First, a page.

Commercial cleaning may involve more manpower for tasks that require deeper cleaning less frequently, like steam cleaning carpets or power washing windows in an industrial building. They may also require specialized equipment. 

You could choose to offer one or both of these services as you transition from residential to commercial cleaning.

How to Transition From Residential to Commercial Cleaning

The first step in this transition for your business is to understand how commercial cleaning will differ from the work you’re already doing. As mentioned, you may need certain licenses to qualify to work for some businesses. 

At a minimum, your business should be structured as an LLC or corporation, not a sole proprietorship. 

And you may need to increase your staff, since it may take significantly longer to clean a commercial space than a home.

You may also need to shift your marketing strategy and business plan to better target your new audience. Find out how your new potential customers look for information about commercial cleaning online, then invest in the right digital marketing tools.

You’ll need to create a budget for what essentially are startup costs, because you are, in a way, starting a new business! While you may already have cleaning equipment you can use, you may still need to invest in more, as well as staff and marketing.

Required Staff and Equipment

One of your biggest challenges will be labor. You may need to hire additional personnel, since commercial cleaning jobs tend to require more labor and time. If possible, find employees who have experience in commercial cleaning or in skills that you lack, such as carpet cleaning.

If you already have employees, you may need to invest in additional training to get them prepared for the different types of work they’ll be taking on with commercial clients.

Take inventory of your cleaning supplies and equipment. Is it adequate for the jobs you’ll be taking on? You may need more industrial disinfectant, for example, to tackle public restrooms, or a higher power vacuum cleaner that can go the distance in a 5,000-square-foot office.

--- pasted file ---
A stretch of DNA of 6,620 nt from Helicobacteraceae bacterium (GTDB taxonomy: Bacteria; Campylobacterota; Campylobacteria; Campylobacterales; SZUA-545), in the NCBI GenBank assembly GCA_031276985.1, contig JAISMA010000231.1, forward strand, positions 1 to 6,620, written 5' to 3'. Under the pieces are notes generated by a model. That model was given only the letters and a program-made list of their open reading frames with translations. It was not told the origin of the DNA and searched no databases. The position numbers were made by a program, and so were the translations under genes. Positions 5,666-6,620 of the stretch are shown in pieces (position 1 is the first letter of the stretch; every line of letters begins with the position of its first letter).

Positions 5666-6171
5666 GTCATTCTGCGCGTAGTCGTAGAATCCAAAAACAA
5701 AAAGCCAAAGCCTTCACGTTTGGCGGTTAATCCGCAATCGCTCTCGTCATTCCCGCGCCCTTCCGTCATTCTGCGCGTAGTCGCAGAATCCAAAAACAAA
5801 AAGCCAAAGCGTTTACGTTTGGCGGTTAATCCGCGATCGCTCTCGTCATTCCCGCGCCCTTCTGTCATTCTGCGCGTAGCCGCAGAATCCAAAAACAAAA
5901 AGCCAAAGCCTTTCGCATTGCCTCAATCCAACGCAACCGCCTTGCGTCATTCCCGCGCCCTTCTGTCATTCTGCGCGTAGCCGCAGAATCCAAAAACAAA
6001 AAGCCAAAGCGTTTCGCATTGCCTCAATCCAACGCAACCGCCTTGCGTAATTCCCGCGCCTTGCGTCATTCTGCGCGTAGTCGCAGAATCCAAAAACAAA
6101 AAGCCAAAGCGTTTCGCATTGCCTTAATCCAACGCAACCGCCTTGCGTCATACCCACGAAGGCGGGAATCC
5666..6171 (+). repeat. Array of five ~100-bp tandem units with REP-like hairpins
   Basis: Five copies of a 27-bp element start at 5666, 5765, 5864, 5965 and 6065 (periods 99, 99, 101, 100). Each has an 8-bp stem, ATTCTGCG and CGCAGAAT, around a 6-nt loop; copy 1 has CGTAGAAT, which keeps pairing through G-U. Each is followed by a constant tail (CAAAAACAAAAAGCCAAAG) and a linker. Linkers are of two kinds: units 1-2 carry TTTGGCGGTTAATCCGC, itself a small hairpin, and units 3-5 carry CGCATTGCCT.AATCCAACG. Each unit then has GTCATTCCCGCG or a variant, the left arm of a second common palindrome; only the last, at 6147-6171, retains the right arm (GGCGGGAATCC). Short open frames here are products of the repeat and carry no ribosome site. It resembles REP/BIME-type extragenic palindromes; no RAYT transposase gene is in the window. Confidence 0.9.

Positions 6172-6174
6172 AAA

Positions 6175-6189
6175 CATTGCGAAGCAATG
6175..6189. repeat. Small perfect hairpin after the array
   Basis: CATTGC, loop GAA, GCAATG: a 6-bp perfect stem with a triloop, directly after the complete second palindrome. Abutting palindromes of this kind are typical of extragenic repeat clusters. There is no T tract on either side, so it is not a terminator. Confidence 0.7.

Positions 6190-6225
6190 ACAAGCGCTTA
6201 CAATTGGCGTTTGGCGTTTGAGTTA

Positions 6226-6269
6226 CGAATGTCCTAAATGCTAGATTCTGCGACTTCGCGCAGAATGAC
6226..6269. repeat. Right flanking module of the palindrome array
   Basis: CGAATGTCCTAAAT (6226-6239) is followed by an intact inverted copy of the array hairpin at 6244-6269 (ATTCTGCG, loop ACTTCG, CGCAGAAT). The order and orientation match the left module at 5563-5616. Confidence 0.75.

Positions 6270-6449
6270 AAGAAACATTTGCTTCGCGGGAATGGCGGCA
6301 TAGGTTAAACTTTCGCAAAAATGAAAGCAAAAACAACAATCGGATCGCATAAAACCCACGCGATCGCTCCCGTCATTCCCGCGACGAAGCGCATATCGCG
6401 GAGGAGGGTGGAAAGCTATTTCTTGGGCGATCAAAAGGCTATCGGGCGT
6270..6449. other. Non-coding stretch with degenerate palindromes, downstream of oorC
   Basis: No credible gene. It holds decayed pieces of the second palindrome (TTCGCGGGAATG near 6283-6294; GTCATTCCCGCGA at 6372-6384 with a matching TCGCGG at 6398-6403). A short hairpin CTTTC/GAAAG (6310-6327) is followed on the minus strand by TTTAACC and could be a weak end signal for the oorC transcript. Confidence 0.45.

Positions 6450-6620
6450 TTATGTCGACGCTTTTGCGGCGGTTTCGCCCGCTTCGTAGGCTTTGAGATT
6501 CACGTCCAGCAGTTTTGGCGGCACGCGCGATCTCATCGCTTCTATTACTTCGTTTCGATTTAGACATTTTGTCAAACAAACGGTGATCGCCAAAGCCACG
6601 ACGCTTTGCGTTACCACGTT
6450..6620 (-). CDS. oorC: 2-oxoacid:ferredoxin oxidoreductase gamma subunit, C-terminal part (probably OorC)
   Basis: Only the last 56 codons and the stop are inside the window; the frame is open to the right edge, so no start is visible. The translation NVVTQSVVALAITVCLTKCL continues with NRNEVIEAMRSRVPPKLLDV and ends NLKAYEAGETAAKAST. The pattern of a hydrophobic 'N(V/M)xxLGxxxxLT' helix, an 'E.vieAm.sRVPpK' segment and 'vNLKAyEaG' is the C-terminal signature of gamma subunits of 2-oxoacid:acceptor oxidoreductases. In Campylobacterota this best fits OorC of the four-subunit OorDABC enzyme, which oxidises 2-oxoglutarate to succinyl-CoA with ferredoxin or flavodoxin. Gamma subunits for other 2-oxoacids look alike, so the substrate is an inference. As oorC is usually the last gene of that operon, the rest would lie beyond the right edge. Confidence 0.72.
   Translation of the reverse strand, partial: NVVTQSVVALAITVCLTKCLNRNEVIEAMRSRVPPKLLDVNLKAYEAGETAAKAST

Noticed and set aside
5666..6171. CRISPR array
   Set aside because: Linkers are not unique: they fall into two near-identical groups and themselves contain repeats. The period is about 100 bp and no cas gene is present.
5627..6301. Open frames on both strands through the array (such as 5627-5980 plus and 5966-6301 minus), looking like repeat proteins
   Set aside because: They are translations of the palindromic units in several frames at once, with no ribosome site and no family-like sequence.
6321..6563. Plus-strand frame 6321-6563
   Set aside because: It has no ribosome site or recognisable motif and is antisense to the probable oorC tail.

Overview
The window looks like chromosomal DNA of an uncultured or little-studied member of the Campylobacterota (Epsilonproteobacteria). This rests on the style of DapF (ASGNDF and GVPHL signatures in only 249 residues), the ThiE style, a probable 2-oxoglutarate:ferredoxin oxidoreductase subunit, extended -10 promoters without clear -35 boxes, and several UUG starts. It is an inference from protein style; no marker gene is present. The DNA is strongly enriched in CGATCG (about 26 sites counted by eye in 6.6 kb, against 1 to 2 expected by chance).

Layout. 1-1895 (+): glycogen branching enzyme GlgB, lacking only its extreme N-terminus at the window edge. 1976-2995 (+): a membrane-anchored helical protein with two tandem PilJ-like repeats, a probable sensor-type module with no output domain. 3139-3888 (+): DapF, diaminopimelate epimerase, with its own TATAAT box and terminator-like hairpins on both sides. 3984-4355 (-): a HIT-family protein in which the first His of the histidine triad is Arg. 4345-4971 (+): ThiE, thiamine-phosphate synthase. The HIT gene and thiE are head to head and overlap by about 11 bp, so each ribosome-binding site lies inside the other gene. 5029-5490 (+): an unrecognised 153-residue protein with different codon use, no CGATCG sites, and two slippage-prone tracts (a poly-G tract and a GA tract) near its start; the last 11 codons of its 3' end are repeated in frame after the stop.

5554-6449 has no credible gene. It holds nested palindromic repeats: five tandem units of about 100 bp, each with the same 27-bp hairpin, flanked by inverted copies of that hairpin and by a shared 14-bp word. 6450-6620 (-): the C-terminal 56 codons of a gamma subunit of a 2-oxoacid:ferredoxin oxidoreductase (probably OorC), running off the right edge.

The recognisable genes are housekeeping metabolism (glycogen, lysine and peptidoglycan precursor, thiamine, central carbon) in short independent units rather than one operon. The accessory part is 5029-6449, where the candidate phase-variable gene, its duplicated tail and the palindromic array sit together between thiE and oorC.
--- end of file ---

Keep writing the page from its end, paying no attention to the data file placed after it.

3 Types of Commercial Cleaning

The actual cleaning or janitorial services you provide may depend on the type of space you’re cleaning. Here are three examples you may encounter, and what you can expect.

Office Cleaning

This typically requires daily or weekly cleaning of desks, public spaces, restrooms, reception areas, and meeting rooms in office buildings and office parks. You’ll be responsible for dusting all surfaces, taking out the trash, cleaning windows and doors, and possibly cleaning out the communal fridge to make sure no one leaves their tuna sandwich over the weekend!

Medical Cleaning

Cleaning medical offices, hospitals, and health centers will require similar duties, though you may also be handling hazardous waste. There may be certain regulations for how you handle hazardous waste, such as using personal protective equipment or not throwing it away with general trash. You may also be required to disinfect all surfaces to provide a sanitary environment for employees and patients.

Industrial Cleaning

Industrial cleaning may require more physically exerting activities, such as sandblasting or pressure washing floors and loading docks. You may be asked to clean heavy machinery or exhaust systems in factories, warehouses, power plants, and production facilities. You may be required to use specific cleaning chemicals for certain tasks.